NFL Owners Make Their Move

The fat — or maybe something else — finally hit the fan last week, when the NFL owners voted both to expand the playoff field from six teams in each conference to seven (leaving only the top seed in each conference with a first-round bye) and to lengthen the regular season from 16 games to 17.

A few further details were conveniently omitted, like whether there would be a second bye week for each team. The speculation is that there will be, because the owners want to push the Super Bowl back two weeks, not one, so that Presidents' Day becomes "Super Bowl Monday" — a move sure to be a tremendously popular move among both the fans and businesses, who would save billions of dollars in absenteeism and lost productivity costs. Furthermore, a second bye week for each team means that all teams playing a Thursday night or Thanksgiving Day game could be given an automatic bye the week before — having to play on three days' rest being a major sore point for the players.

Another piece of unfinished business is what form the 17th game would take. The most logical means of apportioning these games is as interconference games matching up the entire divisions that played each other two years previously (and two years hence) on a positional basis; i.e., first-place teams from the previous season playing each other, second-place teams, and so on, with who gets to play these games at home alternating by conference — the AFC teams getting all of the games at home one year, the NFC teams getting all of the games at home the next; this way, every team battling for a division title, a playoff spot, or a playoff seed would have the same number of home games, and the same number of away games.

As for the expanded playoffs, that is a fait accompli, as there is no meaningful opposition to it from the NFLPA. This will make the postseason fairer all the way around: It will make "overlap" scenarios, which arise when a team that misses the playoffs finishes with a better record than a team that makes it, far less likely; and it even opens up the possibility that a 5 seed, who didn't win their division, could host a divisional playoff game, if they beat the 4-seed in their wild card game while the 2 and 3 seeds both lose theirs (the 2-seed no longer having a first-round bye).

Meanwhile, the union is playing an "over-charging" game that would make Jack McCoy from "Law & Order" blush, J.J. Watt going on the cyberbullhorn known as twitter and screaming "Hard no on that proposed CBA." Those of us who are more sophisticated know exactly what's going on: He and his fellow "Irreconcilables" — the term used to denote the U.S. Senators who kept us out of the League of Nations after World War I — are merely trying to wring as many concessions from the owners as possible.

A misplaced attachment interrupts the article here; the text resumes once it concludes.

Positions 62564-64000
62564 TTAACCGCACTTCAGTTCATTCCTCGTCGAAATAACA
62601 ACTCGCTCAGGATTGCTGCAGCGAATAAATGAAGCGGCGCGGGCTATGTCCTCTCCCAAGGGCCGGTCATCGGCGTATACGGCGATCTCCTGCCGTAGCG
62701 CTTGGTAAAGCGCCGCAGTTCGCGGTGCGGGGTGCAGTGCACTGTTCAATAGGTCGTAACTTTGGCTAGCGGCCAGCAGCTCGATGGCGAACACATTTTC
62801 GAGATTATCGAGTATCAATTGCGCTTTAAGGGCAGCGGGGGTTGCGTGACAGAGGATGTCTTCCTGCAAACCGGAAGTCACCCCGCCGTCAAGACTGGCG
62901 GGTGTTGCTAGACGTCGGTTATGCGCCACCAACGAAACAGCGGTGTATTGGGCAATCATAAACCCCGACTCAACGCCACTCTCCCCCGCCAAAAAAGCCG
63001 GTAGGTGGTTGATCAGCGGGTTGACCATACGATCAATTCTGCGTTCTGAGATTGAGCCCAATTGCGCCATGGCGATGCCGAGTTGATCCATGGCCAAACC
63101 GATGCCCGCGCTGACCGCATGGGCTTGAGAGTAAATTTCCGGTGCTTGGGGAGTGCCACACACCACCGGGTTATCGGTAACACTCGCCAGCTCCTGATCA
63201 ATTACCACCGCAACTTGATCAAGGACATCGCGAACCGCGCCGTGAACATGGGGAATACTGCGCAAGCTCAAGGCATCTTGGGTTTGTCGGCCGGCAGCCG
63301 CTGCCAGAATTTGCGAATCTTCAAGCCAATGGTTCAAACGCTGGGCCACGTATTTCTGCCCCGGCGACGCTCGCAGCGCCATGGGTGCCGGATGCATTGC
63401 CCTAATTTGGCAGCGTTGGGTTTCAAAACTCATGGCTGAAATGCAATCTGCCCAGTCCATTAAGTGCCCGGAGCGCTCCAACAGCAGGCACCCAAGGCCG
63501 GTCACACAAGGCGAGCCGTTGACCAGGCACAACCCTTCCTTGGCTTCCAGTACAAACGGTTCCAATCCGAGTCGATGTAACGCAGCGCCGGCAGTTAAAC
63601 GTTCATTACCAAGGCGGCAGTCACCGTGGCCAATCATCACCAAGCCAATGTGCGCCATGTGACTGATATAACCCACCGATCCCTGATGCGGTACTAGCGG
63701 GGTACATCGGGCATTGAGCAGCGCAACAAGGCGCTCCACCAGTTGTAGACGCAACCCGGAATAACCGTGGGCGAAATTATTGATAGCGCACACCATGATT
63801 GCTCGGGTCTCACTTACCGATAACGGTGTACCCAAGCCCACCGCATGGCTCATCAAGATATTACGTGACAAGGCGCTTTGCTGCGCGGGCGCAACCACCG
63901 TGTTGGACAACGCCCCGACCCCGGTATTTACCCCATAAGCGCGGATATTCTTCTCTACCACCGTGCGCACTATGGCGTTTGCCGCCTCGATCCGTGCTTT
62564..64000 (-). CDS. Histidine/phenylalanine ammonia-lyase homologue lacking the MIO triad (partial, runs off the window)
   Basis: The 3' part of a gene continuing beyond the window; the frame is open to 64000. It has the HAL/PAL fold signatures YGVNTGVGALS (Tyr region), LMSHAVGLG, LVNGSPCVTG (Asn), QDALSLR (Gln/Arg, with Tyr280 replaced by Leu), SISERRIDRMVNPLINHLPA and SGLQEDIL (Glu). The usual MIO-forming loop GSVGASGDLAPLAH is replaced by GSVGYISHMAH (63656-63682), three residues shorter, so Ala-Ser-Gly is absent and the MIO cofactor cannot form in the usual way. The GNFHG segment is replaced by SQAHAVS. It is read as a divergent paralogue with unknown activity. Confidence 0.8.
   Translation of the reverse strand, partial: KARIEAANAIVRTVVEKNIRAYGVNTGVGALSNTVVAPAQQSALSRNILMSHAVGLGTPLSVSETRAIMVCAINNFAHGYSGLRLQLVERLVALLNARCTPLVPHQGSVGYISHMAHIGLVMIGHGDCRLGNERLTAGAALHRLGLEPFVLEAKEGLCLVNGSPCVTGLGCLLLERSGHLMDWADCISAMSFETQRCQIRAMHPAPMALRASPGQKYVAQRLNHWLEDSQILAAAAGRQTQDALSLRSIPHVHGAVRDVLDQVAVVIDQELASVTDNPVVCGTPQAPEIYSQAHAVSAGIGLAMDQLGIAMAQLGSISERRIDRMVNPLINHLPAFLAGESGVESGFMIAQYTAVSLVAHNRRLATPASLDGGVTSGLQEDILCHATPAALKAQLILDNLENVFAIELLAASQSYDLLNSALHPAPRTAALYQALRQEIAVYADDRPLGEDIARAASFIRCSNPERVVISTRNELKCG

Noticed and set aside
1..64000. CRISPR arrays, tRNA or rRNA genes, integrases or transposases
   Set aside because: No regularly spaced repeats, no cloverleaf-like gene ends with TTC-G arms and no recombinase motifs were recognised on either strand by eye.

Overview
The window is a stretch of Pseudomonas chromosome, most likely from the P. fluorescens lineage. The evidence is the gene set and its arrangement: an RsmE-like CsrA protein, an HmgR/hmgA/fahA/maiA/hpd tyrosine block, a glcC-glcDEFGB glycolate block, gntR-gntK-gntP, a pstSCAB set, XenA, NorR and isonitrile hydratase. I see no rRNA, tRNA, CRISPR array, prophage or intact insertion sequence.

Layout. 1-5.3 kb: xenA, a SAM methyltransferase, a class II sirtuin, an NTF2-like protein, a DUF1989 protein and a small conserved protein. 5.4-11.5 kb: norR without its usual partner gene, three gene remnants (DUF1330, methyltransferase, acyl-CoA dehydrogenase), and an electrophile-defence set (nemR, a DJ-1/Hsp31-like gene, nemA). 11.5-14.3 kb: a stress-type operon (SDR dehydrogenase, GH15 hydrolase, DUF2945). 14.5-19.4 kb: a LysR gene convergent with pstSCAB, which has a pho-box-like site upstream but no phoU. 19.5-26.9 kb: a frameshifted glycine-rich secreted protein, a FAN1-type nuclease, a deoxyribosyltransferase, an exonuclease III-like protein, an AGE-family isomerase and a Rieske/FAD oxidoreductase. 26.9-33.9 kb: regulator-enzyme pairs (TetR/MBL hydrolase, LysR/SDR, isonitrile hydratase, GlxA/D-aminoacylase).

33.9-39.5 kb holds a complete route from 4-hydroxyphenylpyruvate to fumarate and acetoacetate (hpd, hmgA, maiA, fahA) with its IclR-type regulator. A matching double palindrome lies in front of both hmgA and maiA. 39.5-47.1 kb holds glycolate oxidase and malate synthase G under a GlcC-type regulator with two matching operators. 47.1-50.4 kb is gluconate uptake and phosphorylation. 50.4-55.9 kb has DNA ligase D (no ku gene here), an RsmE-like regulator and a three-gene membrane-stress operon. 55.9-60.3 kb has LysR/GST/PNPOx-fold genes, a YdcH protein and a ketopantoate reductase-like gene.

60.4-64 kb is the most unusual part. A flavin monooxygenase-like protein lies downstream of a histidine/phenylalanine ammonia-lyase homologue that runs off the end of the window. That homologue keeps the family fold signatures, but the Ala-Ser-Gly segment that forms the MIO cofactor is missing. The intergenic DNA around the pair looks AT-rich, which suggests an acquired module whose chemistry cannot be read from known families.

Some of them are obvious — cutting the preseason by one game (variant — holding the Hall of Fame Game on the same week as the rest of the league opens the preseason, possibly on a Wednesday night to ensure that the game is the first preseason game overall), a 6.25% across-the-board salary increase for all players (17 being 6.25% more than 16), and, as already mentioned, eliminating three-days-rest situations.

Additional pot-sweeteners — no pun intended — could include complete legalization of marijuana so far as the league is concerned (baseball did this in December) and an "innocent until proven guilty" policy regarding suspensions of players, which actually enhances the "integrity of the game," not undermines it, by preventing betting coups that can arise from arrests that in the fullness of time prove to be apocryphal (in their proposed CBA the owners agreed to relax the marijuana rules while not "legalizing" pot altogether, but did not address the presumption-of-innocence issue).

And do we really need OTAs — which by the way stands for "Organized Team Activities" — during the offseason? Didn't we all do just fine without them in decades past? (And be honest — did you even know what "OTA" stood for?)

On Friday, the union postponed a scheduled vote on the owners' proposal, so that they could schedule further negotiations — with the owners!

So everything appears to be coming together: when the owners meet in Palm Beach, Florida for four days starting on March 29, look for them to approve the 14-team playoff, to commence in 2020 (the 17-game schedule, however, cannot begin until at least 2021) — and can also be expected to okay any changes that they and the players agree to in the proposed new CBA between now and then (and if the owners do it quickly, who knows — maybe they will have time the fix the NFL's grossly unfair overtime rules).

One can only envision the ad campaign trumpeting the expanded playoff and schedule: The tag line will no doubt be the Andrea True Connection's "More, more, more: How do you like it? How do you like it?" — perfect for the 50-somethings who grew up with that song.

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